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|Title:||Neonatal Intensive Care in a Karen Refugee Camp: A 4 Year Descriptive Study|
Naw Aye Mya Thein
Naw Chit Mo Mo Win
Nicholas J. White
Shoklo Malaria Research Unit
University of Oxford
|Keywords:||Agricultural and Biological Sciences;Biochemistry, Genetics and Molecular Biology|
|Citation:||PLoS ONE. Vol.8, No.8 (2013)|
|Abstract:||Background:A third of all deaths in children aged <5 years occur in the neonatal period. Neonatal intensive care is often considered too complex and expensive to be implemented in resource poor settings. Consequently the reductions that have been made in infant mortality in the poorest countries have not been made in the neonatal period. This manuscript describes the activities surrounding the introduction of special care baby unit (SCBU) in a refugee setting and the resulting population impact.Methods:A SCBU was developed in Maela refugee camp on the Thailand-Myanmar border. This unit comprised of a dedicated area, basic equipment, drugs and staff training. Training was built around neonatal guidelines, comprising six clinical steps: recognition, resuscitation, examination, supportive medical care, specialised medical care, and counselling of parents with sick newborns.Results:From January 2008 until December 2011, 952 infants were admitted to SCBU. The main admission diagnoses were early onset neonatal sepsis, jaundice and prematurity. Early prematurity (<34 weeks) carried the highest risk of mortality (OR 9.5, 95% CI 5.4-16.5, p<0.001). There was a significant decrease in mortality from 19.3% (2008) to 4.8% (2011) among the infants admitted for prematurity (p=0.03). The neonatal mortality in Maela camp as a whole declined by 51% from 21.8 to 10.7 deaths per 1000 live births over the corresponding period (p=0.04). Staff expressed more confidence in their ability to take care of neonates and there was a more positive attitude towards premature infants.Conclusion:Neonatal mortality can be reduced in a resource poor setting by introduction of a simple low cost unit specialising in care of sick neonates and run by local health workers following adequate training. Training in recognition and provision of simple interventions at a high standard can increase staff confidence and reduce fatalistic attitudes towards premature neonates. © 2013 Turner et al.|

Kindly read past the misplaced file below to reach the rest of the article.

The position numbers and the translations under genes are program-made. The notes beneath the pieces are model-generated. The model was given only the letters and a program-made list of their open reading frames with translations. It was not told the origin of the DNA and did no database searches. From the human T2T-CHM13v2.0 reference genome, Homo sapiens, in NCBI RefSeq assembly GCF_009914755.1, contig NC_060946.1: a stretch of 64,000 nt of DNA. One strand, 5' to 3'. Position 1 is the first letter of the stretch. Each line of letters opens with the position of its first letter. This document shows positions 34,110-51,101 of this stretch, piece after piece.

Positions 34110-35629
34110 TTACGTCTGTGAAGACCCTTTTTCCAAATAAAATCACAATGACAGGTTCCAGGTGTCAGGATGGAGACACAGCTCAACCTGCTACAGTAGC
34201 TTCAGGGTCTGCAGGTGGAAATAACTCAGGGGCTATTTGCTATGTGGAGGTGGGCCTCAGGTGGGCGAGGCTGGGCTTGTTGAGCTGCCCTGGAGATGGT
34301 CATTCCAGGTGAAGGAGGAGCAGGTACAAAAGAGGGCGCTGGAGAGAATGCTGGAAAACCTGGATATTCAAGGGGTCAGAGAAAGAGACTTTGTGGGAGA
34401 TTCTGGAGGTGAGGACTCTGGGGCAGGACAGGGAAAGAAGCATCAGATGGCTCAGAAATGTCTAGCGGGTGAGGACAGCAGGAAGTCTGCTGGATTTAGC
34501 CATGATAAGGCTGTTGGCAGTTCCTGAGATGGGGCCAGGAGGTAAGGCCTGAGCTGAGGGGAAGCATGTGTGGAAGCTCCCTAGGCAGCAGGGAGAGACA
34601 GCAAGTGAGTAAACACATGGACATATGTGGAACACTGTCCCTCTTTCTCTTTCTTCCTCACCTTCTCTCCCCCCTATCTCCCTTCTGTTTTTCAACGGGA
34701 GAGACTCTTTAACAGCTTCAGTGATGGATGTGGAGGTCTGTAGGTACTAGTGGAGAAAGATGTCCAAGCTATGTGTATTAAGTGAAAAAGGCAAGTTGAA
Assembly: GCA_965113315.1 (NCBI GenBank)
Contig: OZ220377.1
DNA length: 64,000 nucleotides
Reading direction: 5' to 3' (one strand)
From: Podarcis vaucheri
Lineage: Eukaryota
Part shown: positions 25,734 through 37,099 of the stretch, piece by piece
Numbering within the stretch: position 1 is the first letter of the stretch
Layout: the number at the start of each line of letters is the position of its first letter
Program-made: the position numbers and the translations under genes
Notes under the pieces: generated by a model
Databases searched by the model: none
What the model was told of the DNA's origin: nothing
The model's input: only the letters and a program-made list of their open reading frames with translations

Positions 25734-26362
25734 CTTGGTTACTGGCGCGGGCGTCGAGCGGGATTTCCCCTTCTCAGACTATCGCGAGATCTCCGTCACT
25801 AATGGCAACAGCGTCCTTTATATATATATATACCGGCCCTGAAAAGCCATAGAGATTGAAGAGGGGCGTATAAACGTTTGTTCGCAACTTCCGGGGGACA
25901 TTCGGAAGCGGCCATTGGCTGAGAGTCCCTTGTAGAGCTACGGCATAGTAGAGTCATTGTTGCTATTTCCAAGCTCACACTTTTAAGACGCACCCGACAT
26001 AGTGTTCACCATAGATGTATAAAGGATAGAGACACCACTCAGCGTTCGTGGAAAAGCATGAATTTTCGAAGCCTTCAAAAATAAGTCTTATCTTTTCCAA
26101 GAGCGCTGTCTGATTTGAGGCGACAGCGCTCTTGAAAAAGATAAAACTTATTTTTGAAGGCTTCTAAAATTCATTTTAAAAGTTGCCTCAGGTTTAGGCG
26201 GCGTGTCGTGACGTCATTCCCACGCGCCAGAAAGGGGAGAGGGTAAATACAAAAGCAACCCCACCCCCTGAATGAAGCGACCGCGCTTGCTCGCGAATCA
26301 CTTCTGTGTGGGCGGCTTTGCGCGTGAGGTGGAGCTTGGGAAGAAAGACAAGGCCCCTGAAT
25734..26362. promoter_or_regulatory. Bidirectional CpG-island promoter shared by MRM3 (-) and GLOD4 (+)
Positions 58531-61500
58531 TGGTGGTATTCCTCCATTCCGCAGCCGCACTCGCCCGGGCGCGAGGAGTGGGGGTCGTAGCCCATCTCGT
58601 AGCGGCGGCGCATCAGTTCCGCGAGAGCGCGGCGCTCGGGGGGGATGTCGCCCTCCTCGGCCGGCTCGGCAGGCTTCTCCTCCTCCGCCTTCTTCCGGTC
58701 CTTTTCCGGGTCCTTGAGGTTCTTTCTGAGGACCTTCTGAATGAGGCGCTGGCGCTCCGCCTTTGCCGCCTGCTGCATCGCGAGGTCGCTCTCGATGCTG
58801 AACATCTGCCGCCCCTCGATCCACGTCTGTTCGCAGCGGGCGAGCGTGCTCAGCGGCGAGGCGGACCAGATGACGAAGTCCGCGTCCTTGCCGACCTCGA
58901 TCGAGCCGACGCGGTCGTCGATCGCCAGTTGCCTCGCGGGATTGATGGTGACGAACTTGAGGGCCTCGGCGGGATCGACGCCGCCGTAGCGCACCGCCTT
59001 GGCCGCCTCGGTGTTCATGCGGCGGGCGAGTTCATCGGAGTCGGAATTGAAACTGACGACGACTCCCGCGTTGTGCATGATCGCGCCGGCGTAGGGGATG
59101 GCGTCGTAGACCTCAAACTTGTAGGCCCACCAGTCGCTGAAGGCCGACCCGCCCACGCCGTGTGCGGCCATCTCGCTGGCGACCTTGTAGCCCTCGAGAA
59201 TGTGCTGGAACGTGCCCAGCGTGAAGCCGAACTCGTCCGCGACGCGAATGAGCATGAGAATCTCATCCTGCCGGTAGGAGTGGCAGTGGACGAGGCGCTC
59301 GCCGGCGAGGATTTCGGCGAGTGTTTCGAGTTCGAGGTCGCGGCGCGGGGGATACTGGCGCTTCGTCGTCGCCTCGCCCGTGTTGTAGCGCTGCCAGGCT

|Appears in Collections:||Scopus 2011-2015|
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